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We Need To Sell Electric Vehicles As More Than Just Clean, Quiet Cars That Don’t Use Expensive Gas

In case the great first selling point isn’t enough, they’re also backup energy sources.

If carmakers are going to sell more electric vehicles, they need to sell people on more than their environmental bona fides or high-powered performance capabilities. They need to sell the extra things that EVs can do, like storing power as part of the electric grid.

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That’s why Nissan is exploring “vehicle-to-grid” (V2G) services in Europe–that is, services where cars become a back-up to the grid energy system. The automaker knows that it needs to up the incentives to make a connection with customers.

“We made [an electric vehicle]”, says Redmer van der Meer, Nissan’s head of overseas programs. “The next step is what more you can do with that asset and what more value you can add for the customer. So, yes, it’s a vehicle. Yes, it’s transport. But it’s also more than that.”


Since Nissan Leaf batteries store significant amounts of power, they’re potentially useful for utilities. If they can draw on EV batteries at peak times, they can increase grid resiliency and reduce the need for other alternative supplies. Nissan has teamed up with Endesa, a big utility in Spain, to work on V2G projects there.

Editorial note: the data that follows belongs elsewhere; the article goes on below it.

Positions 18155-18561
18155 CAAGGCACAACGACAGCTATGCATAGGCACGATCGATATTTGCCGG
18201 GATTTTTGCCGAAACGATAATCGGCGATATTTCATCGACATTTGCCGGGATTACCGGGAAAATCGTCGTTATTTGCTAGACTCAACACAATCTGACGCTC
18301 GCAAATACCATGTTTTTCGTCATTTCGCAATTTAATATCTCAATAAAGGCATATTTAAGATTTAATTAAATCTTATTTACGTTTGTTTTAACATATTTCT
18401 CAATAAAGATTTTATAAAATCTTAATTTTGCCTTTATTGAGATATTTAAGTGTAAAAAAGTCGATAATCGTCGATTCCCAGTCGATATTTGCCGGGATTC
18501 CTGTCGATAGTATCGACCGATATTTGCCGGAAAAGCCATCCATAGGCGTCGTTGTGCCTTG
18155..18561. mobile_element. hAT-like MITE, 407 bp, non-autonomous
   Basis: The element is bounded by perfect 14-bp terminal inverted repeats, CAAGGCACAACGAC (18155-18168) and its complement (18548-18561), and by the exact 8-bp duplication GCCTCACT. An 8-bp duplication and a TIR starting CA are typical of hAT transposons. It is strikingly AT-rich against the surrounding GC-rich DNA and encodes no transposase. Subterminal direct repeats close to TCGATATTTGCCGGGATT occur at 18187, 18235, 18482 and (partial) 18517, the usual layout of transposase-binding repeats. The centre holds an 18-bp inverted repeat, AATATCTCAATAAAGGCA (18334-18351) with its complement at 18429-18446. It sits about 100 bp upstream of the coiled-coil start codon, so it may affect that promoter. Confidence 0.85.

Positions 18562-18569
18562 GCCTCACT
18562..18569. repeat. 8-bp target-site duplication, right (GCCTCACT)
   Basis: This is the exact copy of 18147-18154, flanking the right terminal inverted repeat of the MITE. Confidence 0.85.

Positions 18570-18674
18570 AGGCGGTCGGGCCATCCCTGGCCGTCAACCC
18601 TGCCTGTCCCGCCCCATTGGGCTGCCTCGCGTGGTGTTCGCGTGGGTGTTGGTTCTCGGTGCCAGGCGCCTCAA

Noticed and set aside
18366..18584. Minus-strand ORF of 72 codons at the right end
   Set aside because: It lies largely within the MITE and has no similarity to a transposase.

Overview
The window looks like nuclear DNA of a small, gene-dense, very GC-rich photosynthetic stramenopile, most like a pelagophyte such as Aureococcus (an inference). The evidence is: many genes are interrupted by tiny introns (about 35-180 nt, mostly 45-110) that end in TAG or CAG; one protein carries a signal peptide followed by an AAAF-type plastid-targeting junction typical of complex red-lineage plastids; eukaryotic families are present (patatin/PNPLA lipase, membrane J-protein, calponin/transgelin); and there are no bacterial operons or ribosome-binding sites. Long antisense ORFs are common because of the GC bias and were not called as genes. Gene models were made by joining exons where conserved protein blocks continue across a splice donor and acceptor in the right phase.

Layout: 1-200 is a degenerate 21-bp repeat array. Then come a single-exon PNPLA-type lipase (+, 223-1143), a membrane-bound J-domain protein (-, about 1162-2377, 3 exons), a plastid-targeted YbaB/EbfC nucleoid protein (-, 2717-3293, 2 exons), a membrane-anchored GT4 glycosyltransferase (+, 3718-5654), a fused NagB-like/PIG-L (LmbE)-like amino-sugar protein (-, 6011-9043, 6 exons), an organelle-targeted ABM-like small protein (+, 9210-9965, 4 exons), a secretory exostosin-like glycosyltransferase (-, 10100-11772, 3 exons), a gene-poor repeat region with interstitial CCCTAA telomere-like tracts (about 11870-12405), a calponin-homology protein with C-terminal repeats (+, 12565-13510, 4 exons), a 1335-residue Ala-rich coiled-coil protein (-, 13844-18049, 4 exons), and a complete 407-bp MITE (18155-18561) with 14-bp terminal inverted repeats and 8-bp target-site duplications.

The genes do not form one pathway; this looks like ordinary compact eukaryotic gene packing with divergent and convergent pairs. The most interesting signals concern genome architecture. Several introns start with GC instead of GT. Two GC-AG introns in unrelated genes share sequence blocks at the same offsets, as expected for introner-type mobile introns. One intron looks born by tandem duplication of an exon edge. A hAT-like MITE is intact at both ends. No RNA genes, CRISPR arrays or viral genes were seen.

“The people with EVs would have chargers at their home and they could sell energy back to the grid, which means there is a benefit for the energy company,” van der Meer says. “It means the electricity company doesn’t need to built another [power plant] for peak power.”


Nissan has developed Europe’s first commercial bidirectional charging unit, allowing power to go back and forth. The first project with Endesa is likely to be for corporate fleets, where companies could make back money on cars sitting idle in their lots.

Consumers will follow after that. “[People would either get a lower electric bill, or you would sell the car with a device where you are giving energy back to the system–which has value for the energy company and for the vehicle itself,” van der Meer says.

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EVs may be relatively expensive now, but that could change. As storage devices for home solar and mini back-up power units for utilities, they could start to become more attractive.

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About the author

Ben Schiller is a New York staff writer for Fast Company. Previously, he edited a European management magazine and was a reporter in San Francisco, Prague, and Brussels.

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